Most methods of contraception that women use are not considered to be harmful to their breastfed children, but some forms of contraceptives can be very harmful to milk supply. Combination contraceptives contain both progesterone and estrogen and come in several different forms:. Estrogen-containing contraceptives have been linked to low milk supply and a shorter duration of breastfeeding even when started when baby is older, after milk supply is well established. Not all mothers who take contraceptives containing estrogen will experience a low milk supply, but these unaffected mothers appear to be a very small minority.
Types of Birth Control for Breastfeeding Women
Birth Control While Breastfeeding: 7 Options
Once sexual activity has resumed, couples should think about their birth control options if they want to prevent another pregnancy from occurring. After childbirth, most doctors will recommend that a woman visits her doctor within 6 weeks to ensure that all is well. The doctor will also ask about family planning issues and birth control preferences. Many couples do not wait 6 weeks to re-establish sexual relations, and women are still able to become pregnant even when breast-feeding. Contrary to popular belief, it is perfectly safe to take birth control pills while breast-feeding. In fact, there are many different options, depending on personal preferences, medical history, and cost.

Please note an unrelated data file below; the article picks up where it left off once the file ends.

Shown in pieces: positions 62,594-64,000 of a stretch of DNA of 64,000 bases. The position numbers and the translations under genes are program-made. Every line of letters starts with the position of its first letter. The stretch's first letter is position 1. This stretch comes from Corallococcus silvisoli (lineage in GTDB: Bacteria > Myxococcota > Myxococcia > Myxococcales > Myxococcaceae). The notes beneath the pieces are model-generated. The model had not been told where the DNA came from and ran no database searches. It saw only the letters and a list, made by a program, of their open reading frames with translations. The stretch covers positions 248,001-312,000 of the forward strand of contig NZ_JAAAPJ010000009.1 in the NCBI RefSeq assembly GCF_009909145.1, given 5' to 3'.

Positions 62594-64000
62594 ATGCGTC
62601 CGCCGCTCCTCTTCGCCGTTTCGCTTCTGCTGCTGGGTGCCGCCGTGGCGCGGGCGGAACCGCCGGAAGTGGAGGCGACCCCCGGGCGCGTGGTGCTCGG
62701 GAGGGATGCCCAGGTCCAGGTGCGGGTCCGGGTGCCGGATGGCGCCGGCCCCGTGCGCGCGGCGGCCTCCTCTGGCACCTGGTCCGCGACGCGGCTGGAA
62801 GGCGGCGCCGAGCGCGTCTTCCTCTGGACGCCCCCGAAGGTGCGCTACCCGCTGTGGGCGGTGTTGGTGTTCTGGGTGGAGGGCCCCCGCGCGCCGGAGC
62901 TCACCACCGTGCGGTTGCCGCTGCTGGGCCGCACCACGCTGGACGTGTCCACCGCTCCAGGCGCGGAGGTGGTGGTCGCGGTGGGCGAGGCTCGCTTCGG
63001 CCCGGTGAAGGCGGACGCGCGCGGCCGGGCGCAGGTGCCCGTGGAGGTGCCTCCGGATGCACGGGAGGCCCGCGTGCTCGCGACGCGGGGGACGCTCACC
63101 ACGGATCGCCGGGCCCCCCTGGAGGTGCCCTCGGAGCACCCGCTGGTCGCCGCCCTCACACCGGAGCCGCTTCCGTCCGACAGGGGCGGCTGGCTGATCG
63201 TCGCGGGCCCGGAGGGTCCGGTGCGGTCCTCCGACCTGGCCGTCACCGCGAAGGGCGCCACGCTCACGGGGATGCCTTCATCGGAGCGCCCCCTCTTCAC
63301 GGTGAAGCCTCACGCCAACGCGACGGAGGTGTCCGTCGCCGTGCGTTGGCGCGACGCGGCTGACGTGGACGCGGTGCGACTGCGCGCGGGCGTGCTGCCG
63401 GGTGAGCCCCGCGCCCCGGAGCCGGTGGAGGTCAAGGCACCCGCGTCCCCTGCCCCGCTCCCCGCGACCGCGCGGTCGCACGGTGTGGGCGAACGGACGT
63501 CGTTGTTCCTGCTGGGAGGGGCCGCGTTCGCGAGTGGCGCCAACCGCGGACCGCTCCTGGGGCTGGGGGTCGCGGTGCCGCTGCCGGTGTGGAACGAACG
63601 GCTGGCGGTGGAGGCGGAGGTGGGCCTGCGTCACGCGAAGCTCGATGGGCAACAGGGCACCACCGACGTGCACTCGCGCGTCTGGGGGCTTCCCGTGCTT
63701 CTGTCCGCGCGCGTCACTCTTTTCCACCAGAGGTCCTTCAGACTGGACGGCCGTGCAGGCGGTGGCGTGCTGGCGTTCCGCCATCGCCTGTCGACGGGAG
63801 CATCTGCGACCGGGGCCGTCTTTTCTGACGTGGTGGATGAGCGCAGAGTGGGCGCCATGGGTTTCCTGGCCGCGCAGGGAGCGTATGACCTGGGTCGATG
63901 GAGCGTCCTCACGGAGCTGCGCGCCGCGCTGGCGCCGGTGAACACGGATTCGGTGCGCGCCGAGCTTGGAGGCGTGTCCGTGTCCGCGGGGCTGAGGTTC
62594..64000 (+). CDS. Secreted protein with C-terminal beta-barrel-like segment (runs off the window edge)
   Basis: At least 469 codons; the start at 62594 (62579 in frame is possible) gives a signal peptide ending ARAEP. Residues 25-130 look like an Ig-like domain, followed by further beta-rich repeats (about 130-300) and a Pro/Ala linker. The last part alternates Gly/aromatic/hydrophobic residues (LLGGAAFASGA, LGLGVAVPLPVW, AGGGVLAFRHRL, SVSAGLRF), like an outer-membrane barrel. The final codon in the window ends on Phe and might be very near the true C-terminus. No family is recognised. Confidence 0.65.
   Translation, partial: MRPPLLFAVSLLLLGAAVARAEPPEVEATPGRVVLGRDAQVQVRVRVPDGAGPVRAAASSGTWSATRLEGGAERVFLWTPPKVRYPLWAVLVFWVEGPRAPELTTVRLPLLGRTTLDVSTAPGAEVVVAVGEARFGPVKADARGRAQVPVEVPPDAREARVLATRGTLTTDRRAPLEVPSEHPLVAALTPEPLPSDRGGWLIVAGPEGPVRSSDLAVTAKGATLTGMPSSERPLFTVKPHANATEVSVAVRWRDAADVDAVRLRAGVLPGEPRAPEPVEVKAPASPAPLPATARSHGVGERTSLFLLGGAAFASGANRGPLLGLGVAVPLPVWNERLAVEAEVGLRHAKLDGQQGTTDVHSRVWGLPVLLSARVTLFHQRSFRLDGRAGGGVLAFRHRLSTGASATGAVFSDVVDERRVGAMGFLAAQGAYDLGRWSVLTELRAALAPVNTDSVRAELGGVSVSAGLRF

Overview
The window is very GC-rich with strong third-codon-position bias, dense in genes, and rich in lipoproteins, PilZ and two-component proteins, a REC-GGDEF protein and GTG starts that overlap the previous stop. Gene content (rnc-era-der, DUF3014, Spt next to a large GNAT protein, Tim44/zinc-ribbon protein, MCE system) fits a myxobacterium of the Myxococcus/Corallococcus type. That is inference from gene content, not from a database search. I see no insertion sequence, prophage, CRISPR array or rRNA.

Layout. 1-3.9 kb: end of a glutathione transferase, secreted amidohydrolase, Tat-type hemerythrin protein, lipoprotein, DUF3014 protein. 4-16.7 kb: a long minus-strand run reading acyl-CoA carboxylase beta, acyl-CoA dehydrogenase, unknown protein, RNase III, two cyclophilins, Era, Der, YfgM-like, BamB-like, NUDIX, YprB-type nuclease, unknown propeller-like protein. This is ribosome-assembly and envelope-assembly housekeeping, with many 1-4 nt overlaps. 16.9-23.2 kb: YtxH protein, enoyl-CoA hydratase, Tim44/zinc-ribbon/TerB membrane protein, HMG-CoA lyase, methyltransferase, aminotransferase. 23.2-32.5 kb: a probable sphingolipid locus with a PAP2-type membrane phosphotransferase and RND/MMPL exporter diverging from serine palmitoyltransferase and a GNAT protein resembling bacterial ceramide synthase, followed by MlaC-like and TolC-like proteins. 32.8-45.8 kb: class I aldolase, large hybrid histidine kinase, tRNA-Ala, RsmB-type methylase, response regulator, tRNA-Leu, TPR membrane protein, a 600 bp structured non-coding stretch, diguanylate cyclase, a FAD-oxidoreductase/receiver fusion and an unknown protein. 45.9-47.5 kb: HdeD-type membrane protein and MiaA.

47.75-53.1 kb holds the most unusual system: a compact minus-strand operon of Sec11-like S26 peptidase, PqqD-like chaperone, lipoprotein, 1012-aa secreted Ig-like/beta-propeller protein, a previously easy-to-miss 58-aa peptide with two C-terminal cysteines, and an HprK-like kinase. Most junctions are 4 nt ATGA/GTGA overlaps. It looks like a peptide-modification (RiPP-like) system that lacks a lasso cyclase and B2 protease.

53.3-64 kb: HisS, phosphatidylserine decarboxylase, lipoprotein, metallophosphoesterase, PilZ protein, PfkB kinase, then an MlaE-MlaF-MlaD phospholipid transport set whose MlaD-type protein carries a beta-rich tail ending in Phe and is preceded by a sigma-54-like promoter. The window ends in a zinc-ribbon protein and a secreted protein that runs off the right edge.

Hormonal and nonhormonal birth control during breastfeeding
You have a new baby or maybe a toddler and you're not ready for another one -- not just yet! So you're looking for a birth control method to become your BFF again. But when it comes to breastfeeding, what birth control is the safest?
Jump to navigation. Birth control for women who are breastfeeding is important worldwide. Delaying the next pregnancy improves the health of women and children. Each year, millions of women decide whether to use birth control after having a baby. The decision includes the birth control type and when to start using it.